Introduction: Systemic Lupus Erythematosus (SLE) is a connective tissue autoimmune disease with mul-tiple organ involvement. The cardiovascular system is frequently affected and is associated with significant morbidity and mortality. Endothelial damage in SLE is believed to be the main cause of accelerated cardio-vascular disease (CVD) in lupus population, leading to premature atherosclerosis with subsequent cardiac events. The endocardium, myocardium, and pericar-dium are less frequently involved, nevertheless, they are associated with fatal outcomes. Lupus myocarditis (LM) has a scarce occurrence, with a reported preva-lence of less than 10% during the course of the disease, hence, the aim of our paper is to increase awareness of this clinical manifestation.
Methods: A 48 y/o woman presented to an outpatient cardiology practice with palpitations, mild dyspnoea, and non-exertional chest pain, and a 12 months histo-ry of arthralgia of the small hand joints. Cardiac ultrasound and late gadolinium enhancement cardiac mag-netic resonance supported the diagnosis of mild pe-ricardial effusion and myocarditis. Laboratory results were positive for antithyroid peroxidase antibodies (Ab), antinuclear Ab (ANA), anti SSA Ab, anti SSB Ab, anti Ro52 Ab, rheumatoid factor, increased inflamma-tory markers, thrombocytopenia, microscopic haema-turia and normal thyroid hormones. Furthermore, a family history for autoimmune disease was present.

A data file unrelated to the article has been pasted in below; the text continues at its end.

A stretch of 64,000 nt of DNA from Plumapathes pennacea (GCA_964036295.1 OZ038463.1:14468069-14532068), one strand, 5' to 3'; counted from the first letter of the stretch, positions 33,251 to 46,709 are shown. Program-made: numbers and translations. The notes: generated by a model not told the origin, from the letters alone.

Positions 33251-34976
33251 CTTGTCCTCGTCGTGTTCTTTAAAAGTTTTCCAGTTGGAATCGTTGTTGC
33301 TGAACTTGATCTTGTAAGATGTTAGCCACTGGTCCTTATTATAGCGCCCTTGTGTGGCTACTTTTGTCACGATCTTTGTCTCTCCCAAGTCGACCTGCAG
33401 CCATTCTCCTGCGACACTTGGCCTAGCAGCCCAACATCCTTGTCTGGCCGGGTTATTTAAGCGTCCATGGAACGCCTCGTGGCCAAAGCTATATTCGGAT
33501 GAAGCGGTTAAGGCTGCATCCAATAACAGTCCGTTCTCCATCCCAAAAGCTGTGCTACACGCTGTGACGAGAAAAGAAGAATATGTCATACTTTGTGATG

Results: The patient was diagnosed with systemic lu-pus erythematosus secondary Sjogren syndrome (SjS), lupus myocarditis and autoimmune thyroiditis, with an increased disease activity score at presentation.
Conclusions: LM is a rare entity and usually requires extended tests for diagnosis. It develops early in the SLE course and clinical data reported a 40% mortality rate; early diagnosis and aggressive treatment are man-datory. Due to limited evidence, a link between specific SLE or SjS oantibodies and myocarditis has not been established. Anti-SS-A and anti-SS-B are associated with valvular lesions in adult SLE patients. Furthermo-re, Anti-SSA Ab have long been documented to lead to heart involvement in children born to mothers bearing these antibodies, late-onset cardiomyopathy being one of the manifestations. Antibodies most frequently re-ported in association with LM are anti Smith Ab and anti nRNP. Disease activity has been the only risk fac-tor clearly associated with LM occurrence in SLE po-pulation.